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59 minutes ago, ChrisJM981 said:

The ground was already soaked before Irene. That caused a lot of flooding up by me. Having JCP&L isn't very reassuring if the power goes out. I might have to scramble and pick some stuff up. I really wish I had the coin for a natural gas standby generator. 

Get yourself a 5000 to 7000 watt generator with at least a 20% surge capacity, slap a tri-fuel kit on it.  Use gas if you want, run out of that, use propane, run out of that, use natural gas.  If you are handy, you can install a  4 or 6 circuit transfer switch and power up the essentials.  Of course, extension cords all over the house is fun too.  If you have a natural gas grill, you already have a hook up, otherwise, you will have to spend a couple more dollars having the line installed.

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12 minutes ago, Scorpio64 said:

Get yourself a 5000 to 7000 watt generator with at least a 20% surge capacity, slap a tri-fuel kit on it.  Use gas if you want, run out of that, use propane, run out of that, use natural gas.  If you are handy, you can install a  4 or 6 circuit transfer switch and power up the essentials.  Of course, extension cords all over the house is fun too. 

Great advice, I prefer propane as my first choice, since it's safer to store and doesn't go bad like gas does. My generator runs off of standard 20 lb tanks just like the ones from a grill. So multiple tanks are safe to store or in a real pinch, almost every house in the neighborhood has at least one in their backyard.

Also, the transfer switch is definitely preferred. No running of extension cords all over the place, just flip the the switch on the panel.

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2 hours ago, Scorpio64 said:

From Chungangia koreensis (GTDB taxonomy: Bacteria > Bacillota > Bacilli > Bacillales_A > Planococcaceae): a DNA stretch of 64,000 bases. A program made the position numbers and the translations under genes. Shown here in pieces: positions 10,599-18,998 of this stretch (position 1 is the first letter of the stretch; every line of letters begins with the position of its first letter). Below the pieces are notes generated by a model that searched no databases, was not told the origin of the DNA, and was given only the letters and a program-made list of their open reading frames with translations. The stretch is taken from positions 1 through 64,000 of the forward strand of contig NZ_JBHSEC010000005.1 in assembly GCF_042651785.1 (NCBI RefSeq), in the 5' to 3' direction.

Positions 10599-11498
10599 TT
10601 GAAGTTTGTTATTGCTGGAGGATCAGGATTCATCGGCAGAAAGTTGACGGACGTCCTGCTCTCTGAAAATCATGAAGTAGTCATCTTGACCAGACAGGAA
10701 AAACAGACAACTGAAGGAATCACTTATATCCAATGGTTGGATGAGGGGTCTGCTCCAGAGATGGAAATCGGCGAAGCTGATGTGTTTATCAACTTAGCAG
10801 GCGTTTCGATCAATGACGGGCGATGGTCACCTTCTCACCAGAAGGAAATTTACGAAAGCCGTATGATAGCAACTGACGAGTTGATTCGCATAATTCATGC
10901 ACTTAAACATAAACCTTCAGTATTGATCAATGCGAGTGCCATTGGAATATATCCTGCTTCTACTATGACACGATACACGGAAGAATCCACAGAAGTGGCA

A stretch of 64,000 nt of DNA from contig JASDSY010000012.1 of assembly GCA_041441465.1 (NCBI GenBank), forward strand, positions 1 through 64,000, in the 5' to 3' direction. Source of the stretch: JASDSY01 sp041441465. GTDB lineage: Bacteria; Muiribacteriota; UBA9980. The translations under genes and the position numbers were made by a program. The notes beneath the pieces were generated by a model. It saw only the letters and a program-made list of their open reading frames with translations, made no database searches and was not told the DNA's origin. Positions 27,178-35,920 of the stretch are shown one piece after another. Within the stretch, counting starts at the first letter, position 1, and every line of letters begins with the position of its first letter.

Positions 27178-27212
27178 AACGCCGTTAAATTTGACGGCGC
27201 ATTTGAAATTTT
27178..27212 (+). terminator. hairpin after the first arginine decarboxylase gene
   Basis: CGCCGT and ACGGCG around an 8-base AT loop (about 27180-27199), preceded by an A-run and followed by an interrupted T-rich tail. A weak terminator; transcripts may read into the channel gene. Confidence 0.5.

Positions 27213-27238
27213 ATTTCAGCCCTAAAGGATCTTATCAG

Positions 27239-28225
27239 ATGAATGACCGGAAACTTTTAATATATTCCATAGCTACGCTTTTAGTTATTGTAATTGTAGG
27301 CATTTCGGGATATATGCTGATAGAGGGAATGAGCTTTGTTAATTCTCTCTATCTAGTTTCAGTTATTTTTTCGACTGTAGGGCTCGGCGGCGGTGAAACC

Get yourself a 5000 to 7000 watt generator with at least a 20% surge capacity, slap a tri-fuel kit on it.  Use gas if you want, run out of that, use propane, run out of that, use natural gas.  If you are handy, you can install a  4 or 6 circuit transfer switch and power up the essentials.  Of course, extension cords all over the house is fun too.  If you have a natural gas grill, you already have a hook up, otherwise, you will have to spend a couple more dollars having the line installed.

Harbor Freight Predator 8750 is gas but 7000 watt.  Dual and Tri Fuel Kits are available.

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2 hours ago, Scorpio64 said:

Get yourself a 5000 to 7000 watt generator with at least a 20% surge capacity,

Before just picking a generator, it's important to know what you're needing to power up with it. Is the house all electric (hot water, cooking, heat, clothes drying) or is it gas? How many fridges? city water or well? One furnace or two? What else?

Knowing the load you need to power is the first step in deciding what generator is necessary. No need to get a large generator, and burn through tons of fuel, to keep a few lights on. Plus, if you're going to run a generator all day during a power outage, you can split and stagger your loads during the day (cycle one fridge at a time)(run the furnace), etc. This way you can get by with a smaller, more fuel efficient generator. Most major power using appliances in your house don't run 24/7, but cycle on and off based on demand.

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11 hours ago, Sniper22 said:

Before just picking a generator, it's important to know what you're needing to power up with it. Is the house all electric (hot water, cooking, heat, clothes drying) or is it gas? How many fridges? city water or well? One furnace or two? What else?

Knowing the load you need to power is the first step in deciding what generator is necessary. No need to get a large generator, and burn through tons of fuel, to keep a few lights on. Plus, if you're going to run a generator all day during a power outage, you can split and stagger your loads during the day (cycle one fridge at a time)(run the furnace), etc. This way you can get by with a smaller, more fuel efficient generator. Most major power using appliances in your house don't run 24/7, but cycle on and off based on demand.

Gas dryer, stove, water heater and furnace. City water, city sewer, and one fridge. Two young kids, so extension cords everywhere isn't an option.